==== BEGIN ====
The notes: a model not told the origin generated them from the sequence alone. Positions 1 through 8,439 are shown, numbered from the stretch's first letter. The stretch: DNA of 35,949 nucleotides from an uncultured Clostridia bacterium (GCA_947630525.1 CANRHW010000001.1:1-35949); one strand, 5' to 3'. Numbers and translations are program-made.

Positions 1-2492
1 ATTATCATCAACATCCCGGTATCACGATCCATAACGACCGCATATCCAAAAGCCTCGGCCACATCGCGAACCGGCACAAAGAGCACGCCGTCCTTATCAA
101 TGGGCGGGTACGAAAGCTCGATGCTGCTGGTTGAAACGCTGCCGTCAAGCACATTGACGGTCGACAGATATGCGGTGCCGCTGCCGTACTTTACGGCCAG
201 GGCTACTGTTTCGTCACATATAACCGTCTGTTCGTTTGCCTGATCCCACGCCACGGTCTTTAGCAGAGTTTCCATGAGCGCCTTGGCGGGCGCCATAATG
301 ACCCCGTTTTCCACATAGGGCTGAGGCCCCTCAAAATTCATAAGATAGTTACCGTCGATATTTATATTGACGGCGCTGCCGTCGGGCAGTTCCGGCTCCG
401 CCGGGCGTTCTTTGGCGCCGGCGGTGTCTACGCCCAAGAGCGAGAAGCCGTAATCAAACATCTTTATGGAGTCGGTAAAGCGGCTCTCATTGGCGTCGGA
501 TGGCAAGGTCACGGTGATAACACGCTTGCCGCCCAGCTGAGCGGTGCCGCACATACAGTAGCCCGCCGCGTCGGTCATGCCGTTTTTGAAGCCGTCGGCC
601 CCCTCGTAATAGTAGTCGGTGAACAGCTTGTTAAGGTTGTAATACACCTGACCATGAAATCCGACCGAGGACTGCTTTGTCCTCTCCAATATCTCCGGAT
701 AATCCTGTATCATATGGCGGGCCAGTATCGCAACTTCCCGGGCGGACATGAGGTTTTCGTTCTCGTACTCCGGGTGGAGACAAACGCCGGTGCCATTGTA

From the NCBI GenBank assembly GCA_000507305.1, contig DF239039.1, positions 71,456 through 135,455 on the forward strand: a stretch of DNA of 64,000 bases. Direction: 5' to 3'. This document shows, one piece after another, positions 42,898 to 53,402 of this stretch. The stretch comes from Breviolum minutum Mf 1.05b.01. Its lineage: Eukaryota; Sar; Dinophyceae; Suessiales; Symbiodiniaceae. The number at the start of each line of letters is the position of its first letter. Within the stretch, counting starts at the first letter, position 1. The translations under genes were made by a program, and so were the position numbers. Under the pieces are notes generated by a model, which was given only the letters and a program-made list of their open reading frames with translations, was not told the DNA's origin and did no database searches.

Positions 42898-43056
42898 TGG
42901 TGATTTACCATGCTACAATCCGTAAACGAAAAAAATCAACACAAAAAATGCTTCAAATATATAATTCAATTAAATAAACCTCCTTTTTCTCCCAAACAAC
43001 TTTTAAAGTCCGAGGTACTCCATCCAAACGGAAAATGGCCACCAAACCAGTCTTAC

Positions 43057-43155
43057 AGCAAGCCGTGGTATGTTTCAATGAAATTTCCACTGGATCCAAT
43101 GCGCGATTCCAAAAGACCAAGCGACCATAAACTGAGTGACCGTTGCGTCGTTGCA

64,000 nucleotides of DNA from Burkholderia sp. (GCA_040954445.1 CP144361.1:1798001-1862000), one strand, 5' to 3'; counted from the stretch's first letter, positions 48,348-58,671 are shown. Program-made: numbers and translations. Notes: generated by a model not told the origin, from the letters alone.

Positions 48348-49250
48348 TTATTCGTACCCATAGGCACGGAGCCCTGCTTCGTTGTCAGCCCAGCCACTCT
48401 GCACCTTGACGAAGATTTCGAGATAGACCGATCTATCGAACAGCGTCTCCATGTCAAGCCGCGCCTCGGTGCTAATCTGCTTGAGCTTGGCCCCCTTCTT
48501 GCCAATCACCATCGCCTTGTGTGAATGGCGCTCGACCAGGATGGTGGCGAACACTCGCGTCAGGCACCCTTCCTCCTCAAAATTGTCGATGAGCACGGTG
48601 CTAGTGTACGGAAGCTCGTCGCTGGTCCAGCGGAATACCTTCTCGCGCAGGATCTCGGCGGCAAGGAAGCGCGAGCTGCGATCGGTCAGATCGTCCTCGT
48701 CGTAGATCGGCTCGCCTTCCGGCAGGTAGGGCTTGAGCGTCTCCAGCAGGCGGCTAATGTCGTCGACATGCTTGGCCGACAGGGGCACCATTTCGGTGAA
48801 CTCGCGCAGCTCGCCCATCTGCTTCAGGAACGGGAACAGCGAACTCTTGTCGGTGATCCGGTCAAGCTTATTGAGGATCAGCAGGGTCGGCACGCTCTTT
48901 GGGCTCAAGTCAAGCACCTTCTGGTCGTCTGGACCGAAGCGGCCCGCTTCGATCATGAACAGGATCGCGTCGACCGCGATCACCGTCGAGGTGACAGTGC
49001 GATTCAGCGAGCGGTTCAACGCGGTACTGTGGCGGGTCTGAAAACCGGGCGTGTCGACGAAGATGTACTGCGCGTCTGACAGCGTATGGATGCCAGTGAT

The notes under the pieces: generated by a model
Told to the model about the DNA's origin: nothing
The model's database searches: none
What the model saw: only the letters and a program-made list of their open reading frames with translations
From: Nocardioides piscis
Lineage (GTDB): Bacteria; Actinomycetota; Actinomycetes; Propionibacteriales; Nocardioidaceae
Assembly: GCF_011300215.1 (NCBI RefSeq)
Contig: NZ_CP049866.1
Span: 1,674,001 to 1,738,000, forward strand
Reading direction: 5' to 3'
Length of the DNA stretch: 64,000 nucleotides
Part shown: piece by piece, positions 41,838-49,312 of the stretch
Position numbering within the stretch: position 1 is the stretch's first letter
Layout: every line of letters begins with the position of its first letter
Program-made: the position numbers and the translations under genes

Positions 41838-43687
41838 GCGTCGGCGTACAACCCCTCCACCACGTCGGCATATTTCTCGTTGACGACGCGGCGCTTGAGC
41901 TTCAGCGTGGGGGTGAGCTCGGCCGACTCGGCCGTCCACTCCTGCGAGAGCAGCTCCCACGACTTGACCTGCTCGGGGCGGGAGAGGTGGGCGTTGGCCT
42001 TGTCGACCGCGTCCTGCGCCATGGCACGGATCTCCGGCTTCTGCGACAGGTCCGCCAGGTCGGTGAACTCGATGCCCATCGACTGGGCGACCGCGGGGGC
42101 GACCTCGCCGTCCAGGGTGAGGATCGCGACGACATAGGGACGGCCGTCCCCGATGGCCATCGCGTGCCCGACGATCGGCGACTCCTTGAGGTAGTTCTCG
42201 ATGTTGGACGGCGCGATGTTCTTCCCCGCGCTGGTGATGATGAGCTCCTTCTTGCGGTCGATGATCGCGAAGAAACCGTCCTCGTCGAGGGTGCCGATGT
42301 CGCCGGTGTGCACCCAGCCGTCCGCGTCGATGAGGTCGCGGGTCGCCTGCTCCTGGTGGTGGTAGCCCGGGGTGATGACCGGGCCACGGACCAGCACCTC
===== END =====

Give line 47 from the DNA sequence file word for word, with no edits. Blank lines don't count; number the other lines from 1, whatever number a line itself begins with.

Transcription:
42001 TGTCGACCGCGTCCTGCGCCATGGCACGGATCTCCGGCTTCTGCGACAGGTCCGCCAGGTCGGTGAACTCGATGCCCATCGACTGGGCGACCGCGGGGGC